As part of a joint operation, the Philippine coast guard found the shells, known locally as “taklobo”, on the shores of Sitio Green Island, in the western Palawan province, it said in a Facebook post. The haul was worth ₱1.2 billion (around $24.8 million).
It is the biggest illegal giant clam shell haul in the region, according to the coast guard’s Palawan commander, Commodore Genito Basilio.
The law enforcement team arrested four suspects, accusing them of violating the Philippine Wildlife Resources Conservation and Protection Act. Article 27 of the Act says it’s unlawful for someone to “willfully and knowingly exploit wildlife resources and their habitats” for a number of reasons, including trading the wildlife or for the purposes of collection.
Anyone who kills or destroys wildlife species categorized as threatened could face two years in prison or a fine of ₱20,000 ($410), according to the Act.
The Palawan Council for Sustainable Development (PCSD), which also took part in the operation alongside intelligence groups such as the Australian Federal Police, said in a statement Saturday it questioned a member of the group taking the clams, Rosalee Tequillo.
“PCSDS’ [sic] discussion with Dra. Tequillo resulted in learning that she and her group are engaged in the collection and possession of Giant Clam species for commercial purposes without legal authority,” the statement said.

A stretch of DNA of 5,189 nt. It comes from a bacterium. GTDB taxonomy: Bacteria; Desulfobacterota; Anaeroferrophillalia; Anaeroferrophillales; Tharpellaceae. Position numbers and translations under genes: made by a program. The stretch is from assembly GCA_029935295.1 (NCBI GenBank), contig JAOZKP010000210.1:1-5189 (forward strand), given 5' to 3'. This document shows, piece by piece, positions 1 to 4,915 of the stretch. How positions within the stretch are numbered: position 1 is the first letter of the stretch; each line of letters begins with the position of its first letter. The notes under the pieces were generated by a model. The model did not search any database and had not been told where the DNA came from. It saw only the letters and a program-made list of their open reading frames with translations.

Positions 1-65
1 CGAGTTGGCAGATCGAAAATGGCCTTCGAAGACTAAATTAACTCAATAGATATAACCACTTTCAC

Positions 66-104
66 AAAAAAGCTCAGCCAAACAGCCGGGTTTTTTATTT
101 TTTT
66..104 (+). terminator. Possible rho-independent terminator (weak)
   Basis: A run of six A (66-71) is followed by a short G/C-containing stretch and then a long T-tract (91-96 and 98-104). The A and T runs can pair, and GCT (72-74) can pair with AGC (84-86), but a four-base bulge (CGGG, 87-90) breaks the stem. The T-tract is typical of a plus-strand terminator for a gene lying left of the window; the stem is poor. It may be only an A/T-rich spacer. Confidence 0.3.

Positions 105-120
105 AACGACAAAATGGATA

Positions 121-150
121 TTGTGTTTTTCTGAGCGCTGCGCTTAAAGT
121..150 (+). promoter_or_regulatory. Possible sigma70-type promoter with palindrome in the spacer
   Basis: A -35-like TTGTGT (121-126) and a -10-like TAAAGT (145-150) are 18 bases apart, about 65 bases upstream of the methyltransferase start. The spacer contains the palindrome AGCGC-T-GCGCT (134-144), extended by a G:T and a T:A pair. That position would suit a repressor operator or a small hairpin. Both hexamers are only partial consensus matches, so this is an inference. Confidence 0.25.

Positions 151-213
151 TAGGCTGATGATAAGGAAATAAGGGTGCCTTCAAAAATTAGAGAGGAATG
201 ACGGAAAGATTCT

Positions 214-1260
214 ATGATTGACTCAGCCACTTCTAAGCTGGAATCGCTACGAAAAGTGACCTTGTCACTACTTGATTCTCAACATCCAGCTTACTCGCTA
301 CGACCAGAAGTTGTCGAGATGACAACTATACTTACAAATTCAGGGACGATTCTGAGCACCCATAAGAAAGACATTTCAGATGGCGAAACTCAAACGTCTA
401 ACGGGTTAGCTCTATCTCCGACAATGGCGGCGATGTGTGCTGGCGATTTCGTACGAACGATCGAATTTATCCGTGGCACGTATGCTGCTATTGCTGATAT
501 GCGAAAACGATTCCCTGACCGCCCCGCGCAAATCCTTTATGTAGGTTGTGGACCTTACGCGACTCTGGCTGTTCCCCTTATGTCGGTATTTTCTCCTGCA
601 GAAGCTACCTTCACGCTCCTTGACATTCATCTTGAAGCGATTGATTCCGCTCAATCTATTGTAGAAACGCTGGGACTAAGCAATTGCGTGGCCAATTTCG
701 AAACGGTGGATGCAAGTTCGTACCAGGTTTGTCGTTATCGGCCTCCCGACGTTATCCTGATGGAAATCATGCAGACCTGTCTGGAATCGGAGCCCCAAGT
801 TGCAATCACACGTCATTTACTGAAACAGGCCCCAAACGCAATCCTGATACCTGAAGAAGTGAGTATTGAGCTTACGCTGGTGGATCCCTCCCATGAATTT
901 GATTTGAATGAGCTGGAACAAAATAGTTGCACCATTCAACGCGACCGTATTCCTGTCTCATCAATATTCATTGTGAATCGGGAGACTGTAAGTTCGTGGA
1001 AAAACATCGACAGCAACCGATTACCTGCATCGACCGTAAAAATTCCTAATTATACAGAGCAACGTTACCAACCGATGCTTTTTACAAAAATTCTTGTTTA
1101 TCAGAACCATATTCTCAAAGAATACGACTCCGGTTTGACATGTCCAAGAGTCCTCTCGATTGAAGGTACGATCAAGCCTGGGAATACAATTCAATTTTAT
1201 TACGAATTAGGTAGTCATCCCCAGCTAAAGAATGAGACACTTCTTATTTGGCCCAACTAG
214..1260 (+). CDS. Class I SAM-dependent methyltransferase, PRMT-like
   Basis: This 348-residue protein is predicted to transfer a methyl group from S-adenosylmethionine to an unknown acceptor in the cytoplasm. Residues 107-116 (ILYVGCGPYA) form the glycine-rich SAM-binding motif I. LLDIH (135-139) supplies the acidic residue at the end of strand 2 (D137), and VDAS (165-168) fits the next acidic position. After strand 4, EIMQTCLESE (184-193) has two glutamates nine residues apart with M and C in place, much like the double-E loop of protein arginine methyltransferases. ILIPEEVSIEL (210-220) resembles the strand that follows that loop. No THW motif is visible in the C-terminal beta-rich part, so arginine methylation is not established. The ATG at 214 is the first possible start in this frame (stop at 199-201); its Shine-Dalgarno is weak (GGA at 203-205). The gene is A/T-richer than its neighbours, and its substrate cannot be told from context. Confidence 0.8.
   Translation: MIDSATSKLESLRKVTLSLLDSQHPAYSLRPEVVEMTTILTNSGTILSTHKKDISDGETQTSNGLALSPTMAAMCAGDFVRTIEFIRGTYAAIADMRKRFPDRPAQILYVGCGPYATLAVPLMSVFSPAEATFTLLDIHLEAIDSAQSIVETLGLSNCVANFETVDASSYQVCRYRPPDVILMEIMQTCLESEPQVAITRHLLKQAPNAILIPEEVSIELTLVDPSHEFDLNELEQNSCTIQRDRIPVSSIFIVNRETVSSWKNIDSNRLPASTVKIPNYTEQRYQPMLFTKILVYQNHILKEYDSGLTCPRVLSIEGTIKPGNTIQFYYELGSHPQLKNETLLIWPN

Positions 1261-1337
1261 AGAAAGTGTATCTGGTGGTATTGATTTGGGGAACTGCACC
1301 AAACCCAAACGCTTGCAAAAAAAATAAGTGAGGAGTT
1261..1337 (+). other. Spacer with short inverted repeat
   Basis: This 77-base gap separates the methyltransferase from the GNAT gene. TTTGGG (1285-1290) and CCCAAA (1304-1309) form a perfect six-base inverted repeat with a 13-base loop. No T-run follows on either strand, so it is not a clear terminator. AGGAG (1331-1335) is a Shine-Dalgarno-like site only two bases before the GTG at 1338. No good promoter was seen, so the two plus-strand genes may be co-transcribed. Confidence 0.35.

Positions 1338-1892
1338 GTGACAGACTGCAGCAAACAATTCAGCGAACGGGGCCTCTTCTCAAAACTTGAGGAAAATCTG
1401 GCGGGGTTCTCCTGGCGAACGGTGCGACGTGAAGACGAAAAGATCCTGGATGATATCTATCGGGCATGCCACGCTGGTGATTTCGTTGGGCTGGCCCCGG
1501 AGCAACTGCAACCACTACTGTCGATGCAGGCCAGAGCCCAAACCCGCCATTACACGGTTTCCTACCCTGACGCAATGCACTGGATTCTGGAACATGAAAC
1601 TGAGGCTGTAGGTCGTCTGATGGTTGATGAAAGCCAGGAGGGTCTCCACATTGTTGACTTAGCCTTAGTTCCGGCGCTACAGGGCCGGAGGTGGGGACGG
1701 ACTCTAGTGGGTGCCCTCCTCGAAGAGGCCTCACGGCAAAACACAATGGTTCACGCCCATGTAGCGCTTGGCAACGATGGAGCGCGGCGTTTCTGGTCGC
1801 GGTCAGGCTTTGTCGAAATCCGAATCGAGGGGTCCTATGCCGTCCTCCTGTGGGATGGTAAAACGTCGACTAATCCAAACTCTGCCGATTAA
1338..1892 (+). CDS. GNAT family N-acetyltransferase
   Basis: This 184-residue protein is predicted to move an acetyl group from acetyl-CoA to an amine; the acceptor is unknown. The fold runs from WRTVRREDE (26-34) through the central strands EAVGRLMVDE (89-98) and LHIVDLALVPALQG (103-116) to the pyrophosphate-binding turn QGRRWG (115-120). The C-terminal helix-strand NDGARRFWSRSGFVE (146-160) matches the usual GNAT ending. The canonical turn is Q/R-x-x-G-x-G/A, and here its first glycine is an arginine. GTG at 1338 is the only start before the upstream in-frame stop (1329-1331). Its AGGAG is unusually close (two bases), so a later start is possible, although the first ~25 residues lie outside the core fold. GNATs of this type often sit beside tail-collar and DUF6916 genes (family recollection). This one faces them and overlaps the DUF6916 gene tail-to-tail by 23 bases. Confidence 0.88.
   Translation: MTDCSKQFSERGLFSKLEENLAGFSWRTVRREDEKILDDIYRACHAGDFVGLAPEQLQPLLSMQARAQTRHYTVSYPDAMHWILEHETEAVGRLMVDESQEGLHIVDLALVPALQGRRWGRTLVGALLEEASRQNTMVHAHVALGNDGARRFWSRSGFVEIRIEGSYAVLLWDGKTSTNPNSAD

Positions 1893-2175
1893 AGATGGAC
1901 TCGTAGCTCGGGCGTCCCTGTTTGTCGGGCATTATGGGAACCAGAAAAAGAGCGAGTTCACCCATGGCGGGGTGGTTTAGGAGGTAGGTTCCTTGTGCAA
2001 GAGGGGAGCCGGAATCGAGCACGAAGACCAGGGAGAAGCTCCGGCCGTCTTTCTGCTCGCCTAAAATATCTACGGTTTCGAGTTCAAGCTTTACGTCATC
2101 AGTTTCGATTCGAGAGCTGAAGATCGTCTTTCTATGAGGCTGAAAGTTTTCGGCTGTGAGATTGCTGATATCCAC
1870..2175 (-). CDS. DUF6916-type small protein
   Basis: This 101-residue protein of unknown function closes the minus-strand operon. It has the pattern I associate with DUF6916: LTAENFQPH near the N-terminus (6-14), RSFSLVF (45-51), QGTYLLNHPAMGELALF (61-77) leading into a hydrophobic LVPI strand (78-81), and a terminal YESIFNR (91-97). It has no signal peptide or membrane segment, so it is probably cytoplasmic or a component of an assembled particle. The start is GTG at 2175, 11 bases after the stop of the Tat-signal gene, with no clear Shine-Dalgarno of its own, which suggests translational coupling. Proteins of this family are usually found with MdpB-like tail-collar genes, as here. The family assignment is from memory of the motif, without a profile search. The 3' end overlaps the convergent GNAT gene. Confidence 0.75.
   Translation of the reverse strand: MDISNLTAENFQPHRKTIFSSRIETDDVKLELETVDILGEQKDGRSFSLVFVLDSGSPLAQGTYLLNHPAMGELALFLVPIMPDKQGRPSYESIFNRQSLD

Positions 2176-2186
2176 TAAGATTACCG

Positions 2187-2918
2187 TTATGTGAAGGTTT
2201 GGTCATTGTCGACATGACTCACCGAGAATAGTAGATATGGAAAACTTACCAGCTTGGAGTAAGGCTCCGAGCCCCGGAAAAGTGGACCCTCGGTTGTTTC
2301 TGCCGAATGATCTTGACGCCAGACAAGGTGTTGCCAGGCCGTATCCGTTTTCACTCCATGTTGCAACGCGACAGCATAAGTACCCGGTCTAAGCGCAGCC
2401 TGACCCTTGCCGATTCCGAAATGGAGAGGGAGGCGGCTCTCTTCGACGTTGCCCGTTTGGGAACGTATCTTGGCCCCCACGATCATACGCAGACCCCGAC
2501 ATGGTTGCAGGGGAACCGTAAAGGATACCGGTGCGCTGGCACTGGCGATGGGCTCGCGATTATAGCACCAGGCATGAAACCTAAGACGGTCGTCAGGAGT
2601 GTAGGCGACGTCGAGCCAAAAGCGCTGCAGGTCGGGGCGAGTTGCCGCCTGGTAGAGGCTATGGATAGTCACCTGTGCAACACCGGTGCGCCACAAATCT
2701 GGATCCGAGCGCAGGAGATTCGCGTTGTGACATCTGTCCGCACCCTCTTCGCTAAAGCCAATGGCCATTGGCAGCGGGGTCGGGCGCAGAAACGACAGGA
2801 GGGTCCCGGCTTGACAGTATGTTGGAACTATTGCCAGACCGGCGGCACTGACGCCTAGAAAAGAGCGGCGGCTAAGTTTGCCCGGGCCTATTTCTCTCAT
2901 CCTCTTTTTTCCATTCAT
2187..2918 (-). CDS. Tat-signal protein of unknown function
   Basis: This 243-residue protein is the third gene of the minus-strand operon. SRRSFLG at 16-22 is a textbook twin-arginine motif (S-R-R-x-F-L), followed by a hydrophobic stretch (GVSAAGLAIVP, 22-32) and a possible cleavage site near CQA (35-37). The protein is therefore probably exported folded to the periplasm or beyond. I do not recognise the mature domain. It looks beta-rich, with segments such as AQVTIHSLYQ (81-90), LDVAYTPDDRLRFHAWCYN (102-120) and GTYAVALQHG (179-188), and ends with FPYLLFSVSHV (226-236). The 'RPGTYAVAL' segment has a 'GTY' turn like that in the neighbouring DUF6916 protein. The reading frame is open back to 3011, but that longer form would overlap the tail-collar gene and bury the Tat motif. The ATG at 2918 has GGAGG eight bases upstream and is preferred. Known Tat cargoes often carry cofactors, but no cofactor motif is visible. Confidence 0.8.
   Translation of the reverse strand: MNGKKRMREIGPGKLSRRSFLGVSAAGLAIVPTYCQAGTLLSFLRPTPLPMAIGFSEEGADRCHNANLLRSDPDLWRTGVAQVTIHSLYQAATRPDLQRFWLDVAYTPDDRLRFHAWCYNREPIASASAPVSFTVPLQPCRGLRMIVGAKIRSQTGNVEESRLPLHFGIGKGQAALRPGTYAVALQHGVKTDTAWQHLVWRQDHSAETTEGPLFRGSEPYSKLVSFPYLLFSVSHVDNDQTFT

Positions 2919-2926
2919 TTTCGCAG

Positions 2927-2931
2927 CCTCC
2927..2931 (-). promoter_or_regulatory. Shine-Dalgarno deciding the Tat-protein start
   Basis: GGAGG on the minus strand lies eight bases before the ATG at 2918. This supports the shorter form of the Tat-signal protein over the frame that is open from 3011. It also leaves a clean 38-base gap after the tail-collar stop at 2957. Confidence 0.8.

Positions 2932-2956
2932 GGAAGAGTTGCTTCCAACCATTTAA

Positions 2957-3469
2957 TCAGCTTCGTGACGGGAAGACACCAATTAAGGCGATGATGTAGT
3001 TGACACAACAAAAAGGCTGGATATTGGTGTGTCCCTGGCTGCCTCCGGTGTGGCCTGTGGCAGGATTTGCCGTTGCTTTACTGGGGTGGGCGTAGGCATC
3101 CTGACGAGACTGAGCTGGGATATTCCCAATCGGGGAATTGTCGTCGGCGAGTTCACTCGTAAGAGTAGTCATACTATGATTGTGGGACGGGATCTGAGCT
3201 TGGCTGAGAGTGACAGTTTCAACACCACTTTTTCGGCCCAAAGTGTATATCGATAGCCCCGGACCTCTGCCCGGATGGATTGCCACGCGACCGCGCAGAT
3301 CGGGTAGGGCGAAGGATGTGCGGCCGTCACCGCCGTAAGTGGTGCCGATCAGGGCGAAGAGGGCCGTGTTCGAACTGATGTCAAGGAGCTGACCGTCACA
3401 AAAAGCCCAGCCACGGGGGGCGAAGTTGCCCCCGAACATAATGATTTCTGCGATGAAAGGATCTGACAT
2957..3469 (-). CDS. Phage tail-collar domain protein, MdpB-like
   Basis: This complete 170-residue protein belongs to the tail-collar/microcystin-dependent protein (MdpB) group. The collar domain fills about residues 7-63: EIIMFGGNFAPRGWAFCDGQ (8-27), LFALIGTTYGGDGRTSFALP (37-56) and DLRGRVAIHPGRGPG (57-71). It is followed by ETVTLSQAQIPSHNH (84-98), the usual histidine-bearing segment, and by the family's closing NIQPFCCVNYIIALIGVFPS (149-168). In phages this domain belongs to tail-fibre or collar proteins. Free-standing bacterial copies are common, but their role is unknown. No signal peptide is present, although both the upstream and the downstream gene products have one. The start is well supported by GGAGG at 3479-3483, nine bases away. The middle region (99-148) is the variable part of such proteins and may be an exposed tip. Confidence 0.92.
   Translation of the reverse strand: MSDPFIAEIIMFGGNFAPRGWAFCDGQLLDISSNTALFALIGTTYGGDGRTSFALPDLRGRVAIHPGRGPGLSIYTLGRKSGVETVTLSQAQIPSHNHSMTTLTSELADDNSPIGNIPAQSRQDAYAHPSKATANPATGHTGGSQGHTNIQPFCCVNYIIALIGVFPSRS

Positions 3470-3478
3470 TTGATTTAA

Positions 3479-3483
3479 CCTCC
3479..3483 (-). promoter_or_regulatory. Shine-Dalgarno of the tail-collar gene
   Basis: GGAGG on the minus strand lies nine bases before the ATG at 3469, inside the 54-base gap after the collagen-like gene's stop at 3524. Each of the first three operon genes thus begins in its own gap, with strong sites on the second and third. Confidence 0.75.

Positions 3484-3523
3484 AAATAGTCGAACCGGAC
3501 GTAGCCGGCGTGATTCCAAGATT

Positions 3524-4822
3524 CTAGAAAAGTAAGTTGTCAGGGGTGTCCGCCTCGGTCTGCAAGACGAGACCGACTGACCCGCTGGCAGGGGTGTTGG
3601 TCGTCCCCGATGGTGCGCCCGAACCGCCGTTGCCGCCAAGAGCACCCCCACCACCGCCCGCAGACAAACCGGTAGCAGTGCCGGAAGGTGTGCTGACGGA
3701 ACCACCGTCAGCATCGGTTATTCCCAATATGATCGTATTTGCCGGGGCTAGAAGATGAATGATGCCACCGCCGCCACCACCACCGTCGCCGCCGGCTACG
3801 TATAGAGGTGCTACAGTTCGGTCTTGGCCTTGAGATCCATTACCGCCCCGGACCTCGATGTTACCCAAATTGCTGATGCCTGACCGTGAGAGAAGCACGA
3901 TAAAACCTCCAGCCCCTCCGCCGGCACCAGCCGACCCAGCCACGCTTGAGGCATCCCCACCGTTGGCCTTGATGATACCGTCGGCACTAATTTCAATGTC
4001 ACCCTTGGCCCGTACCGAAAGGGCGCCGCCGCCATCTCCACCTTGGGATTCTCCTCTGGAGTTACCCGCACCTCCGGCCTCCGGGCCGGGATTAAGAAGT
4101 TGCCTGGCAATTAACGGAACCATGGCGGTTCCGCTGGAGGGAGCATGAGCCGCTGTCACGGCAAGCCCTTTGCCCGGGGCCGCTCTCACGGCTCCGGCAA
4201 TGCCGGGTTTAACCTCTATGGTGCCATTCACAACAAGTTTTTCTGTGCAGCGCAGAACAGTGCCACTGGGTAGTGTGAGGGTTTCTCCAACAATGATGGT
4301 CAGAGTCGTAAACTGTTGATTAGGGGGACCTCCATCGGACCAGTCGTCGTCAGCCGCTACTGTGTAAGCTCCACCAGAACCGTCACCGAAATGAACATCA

Tequillo claimed she had permission from the Philippine president’s office and the Bureau of Fisheries and Aquatic Resources (BFAR) to collect the shells, said the PCSD, adding that Tequillo had no documents to prove this.
President Rodrigo Duterte’s office, the BFAR and the PCSD did not immediately respond to requests for comment.
“A certain group of individuals” was spreading the false rumor that the PCSD and the BFAR were allowing the collection of taklobo, said the PCSD in a statement on April 13.
The giant clams help maintain marine wildlife by sheltering some animals and stopping too much algae growth, according to CNN affiliate CNN Philippines.
Tequillo also asserted the suspected group had a “treasure hunting permit,” but the giant clams are not covered by this, according to the PCSD. The mollusks can only be collected for taxonomic purposes and not for commerce, it added.
Teodoro Jose S. Matta, the PCSD’s executive director, emphasized in Saturday’s statement that the body, which is responsible for regulating the Wildlife Act in Palawan, would “remain firm in the commitment to clamp down on illegal wildlife trading.”
In a separate statement released on Saturday the PCSD called on local fishers and citizens to abstain from collecting and commercially trading the shells and other threatened wildlife.
This seizure is one of a number of similar incidences in recent months. Alongside the Philippine coast guard and other groups, the PCSD seized 324 pieces of giant clam shells worth ₱160 million on Johnson Island on March 3, following a similar discovery in October.
The Philippine National Police and the BFAR confiscated an estimated ₱50 million of the endangered shells on the island of Negros in February, according to CNN Philippines.